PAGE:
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The 'Shocking' New Way COVID Travels Through Your Toilet

The virus apparently spread between two apartments through the plumbing.
woman hand flush toilet after using

Coronavirus may be able to spread through buildings via toilets and plumbing pipes, researchers say.

According to a report published in the journal Environmental International, coronavirus was found on sinks, faucets and shower handles of a 16th floor apartment that was situated directly above a residence where five people had been sick with COVID-19.

The researchers performed a simulation to see if plumbing could spread the virus, and although they couldn't rule out transmission via the building's elevator, they found that toilets may in fact have been responsible.

"The possibility of aerosol transport through sewage pipe after flushing the toilet at the 15th-floor restroom was confirmed by an onsite tracer simulation experiment showing that aerosols were found in the restroom of apartments on the 25th floor and 27th floor," the researchers wrote.

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Virus shockingly present in feces, urine

Researchers have long known that coronavirus was present in feces. Recently, they have found that it may be present in urine and potentially spread via the flushing of urinals, which can theoretically disperse viral particles that can be inhaled, causing infection.

Scientists maintain that coronavirus is primarily spread through person-to-person transmission, but it's unclear how often it happens via droplets (the larger particles produced when we cough or sneeze, which tend to drop to the ground fairly quickly) versus aerosols (smaller particles that can linger in the air). The latter group also includes particles potentially spread by flushed toilets. Originally, it was believed that coronavirus was primarily Dr. Anthony Fauci, the nation's top infectious-disease expert, says it's likely that the coronavirus is aerosolized, and scientists are trying to calculate how often that causes infection.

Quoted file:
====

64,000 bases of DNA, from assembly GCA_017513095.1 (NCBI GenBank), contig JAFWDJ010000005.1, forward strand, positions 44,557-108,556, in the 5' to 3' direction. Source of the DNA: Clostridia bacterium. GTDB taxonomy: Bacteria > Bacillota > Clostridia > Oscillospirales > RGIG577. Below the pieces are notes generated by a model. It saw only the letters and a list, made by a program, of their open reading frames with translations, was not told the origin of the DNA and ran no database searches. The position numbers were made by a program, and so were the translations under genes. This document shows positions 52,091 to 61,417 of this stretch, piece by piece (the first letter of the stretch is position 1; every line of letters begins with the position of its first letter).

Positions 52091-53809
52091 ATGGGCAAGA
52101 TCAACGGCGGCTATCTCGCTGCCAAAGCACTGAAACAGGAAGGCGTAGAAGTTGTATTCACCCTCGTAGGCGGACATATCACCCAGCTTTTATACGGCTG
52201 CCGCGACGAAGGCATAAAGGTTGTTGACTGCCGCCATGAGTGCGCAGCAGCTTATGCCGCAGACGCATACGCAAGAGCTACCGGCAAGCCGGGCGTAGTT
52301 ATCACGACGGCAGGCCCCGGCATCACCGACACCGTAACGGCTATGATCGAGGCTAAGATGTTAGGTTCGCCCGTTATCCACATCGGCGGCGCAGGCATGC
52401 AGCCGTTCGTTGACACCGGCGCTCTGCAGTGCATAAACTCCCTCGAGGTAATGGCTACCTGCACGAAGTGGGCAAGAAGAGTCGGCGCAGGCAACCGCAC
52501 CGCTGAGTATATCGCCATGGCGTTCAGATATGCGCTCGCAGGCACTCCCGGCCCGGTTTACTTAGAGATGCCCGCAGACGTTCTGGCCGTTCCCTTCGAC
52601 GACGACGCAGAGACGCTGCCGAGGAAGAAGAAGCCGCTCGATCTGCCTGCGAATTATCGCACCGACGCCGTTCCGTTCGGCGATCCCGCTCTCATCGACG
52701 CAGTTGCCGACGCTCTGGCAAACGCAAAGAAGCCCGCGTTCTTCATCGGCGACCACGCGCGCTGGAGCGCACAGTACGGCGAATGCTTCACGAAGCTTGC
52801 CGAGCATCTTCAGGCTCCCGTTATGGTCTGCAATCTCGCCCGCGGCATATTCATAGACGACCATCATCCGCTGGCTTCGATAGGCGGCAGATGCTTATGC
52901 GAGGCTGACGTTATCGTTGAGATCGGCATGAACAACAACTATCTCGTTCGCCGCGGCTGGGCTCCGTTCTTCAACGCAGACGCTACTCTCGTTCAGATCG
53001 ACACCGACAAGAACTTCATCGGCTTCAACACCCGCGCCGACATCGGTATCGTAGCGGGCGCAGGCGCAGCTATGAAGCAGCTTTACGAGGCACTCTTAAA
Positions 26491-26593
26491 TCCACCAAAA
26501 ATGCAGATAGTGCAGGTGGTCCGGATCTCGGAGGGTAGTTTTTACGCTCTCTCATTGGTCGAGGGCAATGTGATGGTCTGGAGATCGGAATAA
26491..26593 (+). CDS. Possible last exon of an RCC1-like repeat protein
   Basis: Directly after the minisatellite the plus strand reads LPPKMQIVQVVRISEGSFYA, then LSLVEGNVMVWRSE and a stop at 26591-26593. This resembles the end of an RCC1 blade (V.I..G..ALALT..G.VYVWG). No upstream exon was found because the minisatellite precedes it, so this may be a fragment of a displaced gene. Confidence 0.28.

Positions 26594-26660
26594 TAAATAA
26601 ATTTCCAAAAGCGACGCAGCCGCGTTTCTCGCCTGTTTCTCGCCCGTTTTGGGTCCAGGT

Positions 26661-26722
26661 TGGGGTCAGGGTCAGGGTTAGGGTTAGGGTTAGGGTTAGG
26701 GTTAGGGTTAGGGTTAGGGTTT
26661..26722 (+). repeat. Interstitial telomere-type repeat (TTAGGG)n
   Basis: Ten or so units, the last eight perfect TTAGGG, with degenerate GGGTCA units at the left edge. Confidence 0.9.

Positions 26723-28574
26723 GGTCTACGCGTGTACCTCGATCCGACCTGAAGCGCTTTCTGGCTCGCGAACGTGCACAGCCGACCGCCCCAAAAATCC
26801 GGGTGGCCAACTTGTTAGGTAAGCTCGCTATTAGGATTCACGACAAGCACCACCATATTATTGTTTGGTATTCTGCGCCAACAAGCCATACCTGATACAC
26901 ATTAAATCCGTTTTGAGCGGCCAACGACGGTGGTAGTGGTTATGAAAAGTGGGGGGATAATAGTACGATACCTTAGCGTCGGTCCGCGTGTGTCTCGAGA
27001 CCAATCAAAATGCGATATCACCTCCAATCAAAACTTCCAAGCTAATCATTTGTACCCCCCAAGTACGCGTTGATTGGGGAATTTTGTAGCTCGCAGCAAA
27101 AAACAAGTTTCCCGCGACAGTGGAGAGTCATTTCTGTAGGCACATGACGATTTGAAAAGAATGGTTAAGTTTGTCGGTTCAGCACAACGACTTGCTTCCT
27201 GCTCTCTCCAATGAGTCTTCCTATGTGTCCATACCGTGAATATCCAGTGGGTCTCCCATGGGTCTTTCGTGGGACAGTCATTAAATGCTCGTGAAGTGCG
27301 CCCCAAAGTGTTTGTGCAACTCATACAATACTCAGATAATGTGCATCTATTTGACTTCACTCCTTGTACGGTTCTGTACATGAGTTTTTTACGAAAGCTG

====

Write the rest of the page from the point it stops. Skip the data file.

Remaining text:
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The Environmental International researchers said that previous studies on respiratory aerosols found they can travel "considerable distances" and can take up to nine minutes to drop to the ground. They pointed out that in 2003, over 300 residents of the Hong Kong apartment building Amoy Gardens were infected by the respiratory coronavirus SARS, believed to be carried through plumbing. 

Advice: Put the lid down

"Restrooms, owing to the shedding of SARS-CoV-2 in fecal material and aerosolization during toilet flushing, should be thoroughly cleaned regularly (e.g. ventilation and sterilization)," the researchers wrote. "If the toilet seat is equipped with a lid, it is recommended to close the lid before flushing the toilet, especially in hospitals."

As for yourself, do everything you can to prevent getting—and spreading—COVID-19: Wear a face mask regularly, get tested if you think you have coronavirus, avoid large gatherings, practice social distancing, wash your hands regularly, and to get through this pandemic at your healthiest, don't miss these 37 Places You're Most Likely to Catch Coronavirus.